Letter “Smuggled” Across the Romanian-Hungarian Border, in Hungarian, 6 October 1984 (Letter Size: 15 cm x 14cm)
The Ellenpontok – Tóth Private Collection includes several hundred letters dating from that time. Especially interesting are the letters and notes of various shapes and sizes, smuggled primarily across the Romanian–Hungarian border by individuals during the eighties. In that time the relevant Transylvanian events had news value. Measures taken against the Hungarian minority were hardly talked about in the press, so it was essential to spread information to the broader public, partly with the purpose of protecting the victims of such measures, and partly in the hope that the situation of the minority would be improved by drawing the attention to these atrocities occurring under the Romanian communist regime.
This smuggled letter, size 15 cm x 14 cm, was delivered to the Tóth family in October 1984 while they lived in Budapest. The senders were the Spaller couple, old friends of the Tóths living in Oradea. Both Árpád Spaller and his wife Katalin obtained their degrees at Babeș-Bolyai University of Cluj-Napoca, in 1970 and 1971 respectively, in special education (health pedagogy) and Romanian language and literature. After graduating they both worked as teachers in Oradea (Spaller and Spaller 2006).
The text of the letter is as follows:
”Dear Ica, Karcsi and Zsuzsika!
Excuse us for not having written so far, although we were glad to receive your postcard. The truth is that we hesitate to even send a postcard for fear we might end up like Kati Gyulai [Gyulai Katalin, verse performer from Oradea (Molnár 1993)], who underwent a thorough customs control only to be refused entry to the country. Quite an unfortunate case. On the other hand, they keep a close eye on us and they mean it seriously. They keep harassing people. Árpi Varga, [Árpád Varga, 1951-1994 (Sipos 1995)], that miserable historian from Tileagd was also threatened. They also showed up in the home of Sófalvi, that photographer from Satu Mare who took photos at the Literary Round Table, and confiscated some of his films and books. We have no idea when this will end but we ought to be cautious.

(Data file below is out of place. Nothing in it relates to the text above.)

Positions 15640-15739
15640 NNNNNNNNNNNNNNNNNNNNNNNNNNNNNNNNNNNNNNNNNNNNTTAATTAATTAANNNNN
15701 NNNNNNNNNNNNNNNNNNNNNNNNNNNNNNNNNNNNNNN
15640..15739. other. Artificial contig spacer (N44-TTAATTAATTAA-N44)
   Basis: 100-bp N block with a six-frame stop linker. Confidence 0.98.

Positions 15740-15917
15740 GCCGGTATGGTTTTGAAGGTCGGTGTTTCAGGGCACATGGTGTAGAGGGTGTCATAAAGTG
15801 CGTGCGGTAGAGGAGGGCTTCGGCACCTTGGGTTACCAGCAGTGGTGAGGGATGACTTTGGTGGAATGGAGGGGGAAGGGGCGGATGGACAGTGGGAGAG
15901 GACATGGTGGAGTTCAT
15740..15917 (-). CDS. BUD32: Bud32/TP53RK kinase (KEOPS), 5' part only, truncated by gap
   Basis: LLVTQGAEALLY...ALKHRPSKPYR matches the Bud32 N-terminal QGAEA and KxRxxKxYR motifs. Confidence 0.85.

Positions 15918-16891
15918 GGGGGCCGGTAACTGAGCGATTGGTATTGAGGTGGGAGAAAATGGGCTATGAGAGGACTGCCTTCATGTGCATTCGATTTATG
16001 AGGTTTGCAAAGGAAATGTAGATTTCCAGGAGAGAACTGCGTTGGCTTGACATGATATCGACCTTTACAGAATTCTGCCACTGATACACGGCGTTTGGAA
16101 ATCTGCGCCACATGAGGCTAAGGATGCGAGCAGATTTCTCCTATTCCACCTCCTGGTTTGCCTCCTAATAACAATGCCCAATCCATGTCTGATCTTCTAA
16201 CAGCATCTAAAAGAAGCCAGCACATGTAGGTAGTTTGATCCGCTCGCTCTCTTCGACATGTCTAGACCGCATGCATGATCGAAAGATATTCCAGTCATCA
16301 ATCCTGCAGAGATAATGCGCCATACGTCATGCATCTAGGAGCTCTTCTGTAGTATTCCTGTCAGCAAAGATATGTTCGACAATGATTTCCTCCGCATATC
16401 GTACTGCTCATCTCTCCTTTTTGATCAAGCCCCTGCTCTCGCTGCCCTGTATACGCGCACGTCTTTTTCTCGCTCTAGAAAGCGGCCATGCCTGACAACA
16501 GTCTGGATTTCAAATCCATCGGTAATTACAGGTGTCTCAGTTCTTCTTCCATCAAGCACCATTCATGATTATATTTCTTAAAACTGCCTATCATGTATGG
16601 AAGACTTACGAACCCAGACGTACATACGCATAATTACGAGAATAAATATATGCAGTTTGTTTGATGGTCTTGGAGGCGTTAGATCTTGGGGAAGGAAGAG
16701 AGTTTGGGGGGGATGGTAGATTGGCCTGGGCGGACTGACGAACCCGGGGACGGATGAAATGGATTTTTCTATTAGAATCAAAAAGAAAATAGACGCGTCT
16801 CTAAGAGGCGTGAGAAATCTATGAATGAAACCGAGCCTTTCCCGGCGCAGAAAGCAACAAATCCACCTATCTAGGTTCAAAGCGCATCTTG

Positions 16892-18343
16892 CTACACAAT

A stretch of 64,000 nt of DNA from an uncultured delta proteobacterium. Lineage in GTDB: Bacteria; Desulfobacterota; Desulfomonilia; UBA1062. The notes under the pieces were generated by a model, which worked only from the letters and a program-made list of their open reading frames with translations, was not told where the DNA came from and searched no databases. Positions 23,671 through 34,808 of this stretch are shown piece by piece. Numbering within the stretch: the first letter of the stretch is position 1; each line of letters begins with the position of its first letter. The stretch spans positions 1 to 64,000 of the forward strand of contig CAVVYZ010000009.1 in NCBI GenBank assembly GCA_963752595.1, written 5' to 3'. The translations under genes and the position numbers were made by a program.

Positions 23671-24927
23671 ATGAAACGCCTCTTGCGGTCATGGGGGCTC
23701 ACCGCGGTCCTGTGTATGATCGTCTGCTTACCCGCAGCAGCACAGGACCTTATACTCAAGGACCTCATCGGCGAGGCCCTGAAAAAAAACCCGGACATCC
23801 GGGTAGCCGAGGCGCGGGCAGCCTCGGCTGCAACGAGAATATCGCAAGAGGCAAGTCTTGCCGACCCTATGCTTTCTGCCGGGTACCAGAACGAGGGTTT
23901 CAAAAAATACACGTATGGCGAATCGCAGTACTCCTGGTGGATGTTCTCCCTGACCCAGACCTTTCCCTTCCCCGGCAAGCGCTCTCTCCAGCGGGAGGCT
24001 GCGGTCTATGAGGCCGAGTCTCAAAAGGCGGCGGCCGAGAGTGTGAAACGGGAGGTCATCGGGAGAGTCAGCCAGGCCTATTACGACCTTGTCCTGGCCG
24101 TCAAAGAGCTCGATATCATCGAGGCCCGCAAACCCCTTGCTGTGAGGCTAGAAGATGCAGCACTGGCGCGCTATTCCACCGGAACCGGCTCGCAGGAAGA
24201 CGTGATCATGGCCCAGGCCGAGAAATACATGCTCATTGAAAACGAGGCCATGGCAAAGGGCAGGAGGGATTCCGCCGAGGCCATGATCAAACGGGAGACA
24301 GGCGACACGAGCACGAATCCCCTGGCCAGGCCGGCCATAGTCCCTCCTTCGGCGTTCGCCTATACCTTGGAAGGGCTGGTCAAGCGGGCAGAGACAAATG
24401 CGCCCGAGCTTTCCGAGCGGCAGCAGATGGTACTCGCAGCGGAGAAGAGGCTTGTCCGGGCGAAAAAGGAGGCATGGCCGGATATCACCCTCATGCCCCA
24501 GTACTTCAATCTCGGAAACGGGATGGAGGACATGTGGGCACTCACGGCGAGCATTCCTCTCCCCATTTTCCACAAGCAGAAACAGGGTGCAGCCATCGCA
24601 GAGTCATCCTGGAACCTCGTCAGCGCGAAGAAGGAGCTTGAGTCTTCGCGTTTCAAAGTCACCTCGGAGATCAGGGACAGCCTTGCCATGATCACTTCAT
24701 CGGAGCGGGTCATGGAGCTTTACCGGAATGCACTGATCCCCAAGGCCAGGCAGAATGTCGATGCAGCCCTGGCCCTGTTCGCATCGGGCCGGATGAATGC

Unfortunately, we were denied entry to Hungary. We were informed about this in September, although the decision was already made in June. So, we can apply again next June. Unfortunately, we cannot expect much. The help from our acquaintance hasn’t been efficient which doesn’t surprise us. We do not have any other contacts to turn to, so applying under such circumstances is totally pointless. Do you happen to know anyone influential who could help us? To be honest, it would mean a lot to us now, because we are rather disappointed. We would appreciate your help.
Otherwise, everything is the same. We are working and living from one day to the other. Endre attends school, he pretty much needs our assistance. The little one is growing. As for us, not much good news to tell. The Ady Circle is still active with the old members. Sometimes, when we have time, we also attend.
If you don’t mind we need to ask you to stop writing to us, or if there is anything important, address your letter to Péter Juhász [railway worker] Biharkeresztes MÁV station 4110. From time to time, we shall send you news about us. So, please don’t write directly to us. But please let us know how you are in a letter sent to the above address. And please be cautious in the case of the others, too.
With love, Árpi and Kati.
October 6, 1984”.
The letter of the Spaller family perfectly illustrates the fear present in those times, affecting both the public sphere and the everyday life of the individual. People, afraid they might be observed and harassed by the Securitate, in the constant climate of insecurity, chose to be silent, avoiding any form of public manifestation. It also says a lot that the senders of the letter did not give a Romanian address for direct correspondence, but that of the railway station in Biharkeresztes, a Hungarian settlement 6 km from the Hungarian-Romanian border, which is also a border crossing point.
The reasons behind emigration did not require much explanation back then. Beginning with January 1983 it became increasingly difficult to obtain a residence permit from the Hungarian authorities, as the application involved the presentation of a letter of invitation. This seemingly insignificant administrative obstacle – as revealed also in the above letter – could represent an enormous impediment for families who planned to emigrate, though emigration did not prove to be an impossible endeavour on the whole: in 1987 the Spaller family moved to Hungary where they managed to find jobs that suited their qualifications. At present they live in Budapest (Spaller and Spaller 2006).
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- Jánosi, Csongor
Molnár, János. 1993. Az Egyetlen: Az Ellenpontok és az ellenpontosok története (The only one: Counterpoints and the history of its founders). Szeged: Agapé.
Sipos, Gábor. 1995. “Varga Árpád (1951-1994).” Erdélyi Múzeum, 57. Vol., brochure 1–2, 133.
Spaller, Árpád and Katalin Spaller. 2006. Gyógypedagógiai ismeretek tára (A compendium of special education teaching skills). Budapest: Timp Kiadó.